I recently read Society’s Technical Debt and Software’s Gutenberg Moment by Paul Kedrosky and Eric Norlin of SK Ventures on the economics of how AI will impact the software industry. While I agree AI will significantly impact the software engineering labor market, I don’t agree with the finer points nor the methodology underlying their conclusions.

Why listen to me … Well, I’m not some rando responding to everything on the internet. In fact, that’s not my general impulse. But. I’ve been involved in software development for over 30 years and have led software-driven teams as a consultant (in various capacities) for over 25 years. Additionally, I have a bachelor’s and master’s degree in economics and have also been an adjunct professor of economics at an MBA level (off and on) since the early 90s, including a 2-year stint as a visiting professor of economics at the Williams College of Business at Xavier University. Finally, in the very early years of my career, I argued economic costing methodology on behalf of Cincinnati Bell Telephone at the Public Utility Commission of Ohio. And all of that experience helped me spot major flaws in applied economic theory, a topic I’ve worked in for decades.


Economics is one of those topics that you would think would be fairly straightforward to apply, but in reality, it isn’t. Like most things, we simplify or assume things to make them easy to understand. Unfortunately, we forget the underlying details and assumptions when we try to apply them and then often come to the wrong conclusions.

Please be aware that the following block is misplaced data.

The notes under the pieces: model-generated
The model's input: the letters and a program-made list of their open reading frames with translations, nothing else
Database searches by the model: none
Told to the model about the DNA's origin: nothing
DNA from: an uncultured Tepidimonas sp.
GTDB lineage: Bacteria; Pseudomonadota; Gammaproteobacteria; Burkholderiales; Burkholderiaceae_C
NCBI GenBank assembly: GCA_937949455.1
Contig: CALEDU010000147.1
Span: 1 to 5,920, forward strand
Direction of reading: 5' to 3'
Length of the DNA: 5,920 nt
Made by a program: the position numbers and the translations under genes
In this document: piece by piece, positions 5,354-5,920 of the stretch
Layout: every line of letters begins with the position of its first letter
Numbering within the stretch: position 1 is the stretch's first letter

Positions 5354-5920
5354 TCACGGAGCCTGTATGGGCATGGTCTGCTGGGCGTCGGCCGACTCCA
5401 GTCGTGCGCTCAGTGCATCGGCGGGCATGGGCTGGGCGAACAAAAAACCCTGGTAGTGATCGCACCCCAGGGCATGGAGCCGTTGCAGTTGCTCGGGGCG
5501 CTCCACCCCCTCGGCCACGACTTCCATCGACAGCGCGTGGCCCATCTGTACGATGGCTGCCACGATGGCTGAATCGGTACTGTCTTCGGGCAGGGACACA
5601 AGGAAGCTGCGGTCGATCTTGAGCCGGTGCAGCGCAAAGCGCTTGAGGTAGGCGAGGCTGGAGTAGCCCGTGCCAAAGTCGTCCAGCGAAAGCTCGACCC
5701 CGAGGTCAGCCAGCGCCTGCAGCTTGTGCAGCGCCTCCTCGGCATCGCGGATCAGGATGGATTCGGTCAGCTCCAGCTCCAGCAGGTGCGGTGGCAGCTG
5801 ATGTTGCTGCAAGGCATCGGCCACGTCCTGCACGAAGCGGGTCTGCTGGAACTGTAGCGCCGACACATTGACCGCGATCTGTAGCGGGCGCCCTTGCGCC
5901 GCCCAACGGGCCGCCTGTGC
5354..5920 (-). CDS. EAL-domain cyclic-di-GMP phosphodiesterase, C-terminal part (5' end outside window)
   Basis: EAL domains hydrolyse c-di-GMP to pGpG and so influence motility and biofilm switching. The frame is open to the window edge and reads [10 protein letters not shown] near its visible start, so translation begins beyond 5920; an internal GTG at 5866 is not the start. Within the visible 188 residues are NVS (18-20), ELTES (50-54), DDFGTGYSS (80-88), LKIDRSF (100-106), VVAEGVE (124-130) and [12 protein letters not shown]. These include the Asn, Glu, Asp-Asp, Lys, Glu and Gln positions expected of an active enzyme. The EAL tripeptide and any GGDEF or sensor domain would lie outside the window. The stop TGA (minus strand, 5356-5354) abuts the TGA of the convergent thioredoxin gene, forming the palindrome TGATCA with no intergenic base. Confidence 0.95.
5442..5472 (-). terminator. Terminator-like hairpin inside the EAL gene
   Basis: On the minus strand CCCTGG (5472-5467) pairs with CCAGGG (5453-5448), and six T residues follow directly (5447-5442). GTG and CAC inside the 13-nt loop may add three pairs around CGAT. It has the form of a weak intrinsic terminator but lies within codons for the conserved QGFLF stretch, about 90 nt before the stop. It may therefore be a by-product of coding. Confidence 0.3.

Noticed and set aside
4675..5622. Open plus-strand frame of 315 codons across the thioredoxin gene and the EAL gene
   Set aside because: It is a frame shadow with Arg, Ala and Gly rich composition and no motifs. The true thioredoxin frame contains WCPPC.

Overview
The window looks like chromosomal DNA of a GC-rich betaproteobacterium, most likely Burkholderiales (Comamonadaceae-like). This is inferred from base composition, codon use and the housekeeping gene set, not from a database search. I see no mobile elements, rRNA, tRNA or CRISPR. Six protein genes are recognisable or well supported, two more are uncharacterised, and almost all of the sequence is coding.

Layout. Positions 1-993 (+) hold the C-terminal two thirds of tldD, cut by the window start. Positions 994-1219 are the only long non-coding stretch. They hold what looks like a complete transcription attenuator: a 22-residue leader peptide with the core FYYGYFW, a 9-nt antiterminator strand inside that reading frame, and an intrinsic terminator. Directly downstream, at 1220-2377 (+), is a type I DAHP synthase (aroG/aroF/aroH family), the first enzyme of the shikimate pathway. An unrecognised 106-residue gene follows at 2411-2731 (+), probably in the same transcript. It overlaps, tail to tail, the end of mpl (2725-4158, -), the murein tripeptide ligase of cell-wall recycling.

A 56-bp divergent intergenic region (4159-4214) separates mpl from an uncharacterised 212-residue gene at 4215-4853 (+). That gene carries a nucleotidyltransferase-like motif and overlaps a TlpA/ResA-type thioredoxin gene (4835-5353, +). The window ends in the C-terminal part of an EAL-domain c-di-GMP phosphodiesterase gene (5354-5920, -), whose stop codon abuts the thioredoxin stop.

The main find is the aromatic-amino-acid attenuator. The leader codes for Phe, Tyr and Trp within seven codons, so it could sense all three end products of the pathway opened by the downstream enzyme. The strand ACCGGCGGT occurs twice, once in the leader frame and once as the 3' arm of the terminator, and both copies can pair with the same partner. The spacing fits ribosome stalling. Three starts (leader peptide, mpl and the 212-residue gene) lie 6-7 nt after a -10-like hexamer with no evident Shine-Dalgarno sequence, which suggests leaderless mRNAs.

Unlike the authors, I believe software and software developers operate in understandable and fairly efficient marketplaces. I also believe the impact of AI is not as dire for highly-skilled and creative software developers in our domestic market. So, instead of mass layoffs and plummeting salaries, I see higher demand and higher salaries for those developers who leverage AI to help them become more productive. In other words, AI will be a complement to these creative developers (in the economic sense).

Like the authors, I do foresee disruption due to AI, but in highly commoditized work that can be isolated, more easily specified, and lower valued. In other words, AI will be a substitute for commoditized developers (in the economic sense).

In the end, I don’t agree with the premise that we are currently at a societal technical debt with respect to having enough software:

  • I’ve seen no proof in the author’s analysis to justify that outcome.
  • I don’t know of a single metric that would even prove that to be the case.
  • My own personal experience with the ubiquitousness of software invading every aspect of our lives does not support that.

If there is societal technical debt, it exists because of the way we currently build software. The build cycle is often overly complex and wasteful, and the product lifecycle is far too expensive and fragile. My biggest concern is that AI will only exacerbate this problem, not fix it.


The authors misinterpret the fundamental economic methodologies of supply and demand, Baumol’s cost disease, and even how the market is defined. This leads them to arrive at a flawed assumption that the software market is unique in its evolution and operation and therefore is broken, causing us to end up with less software than is optimal.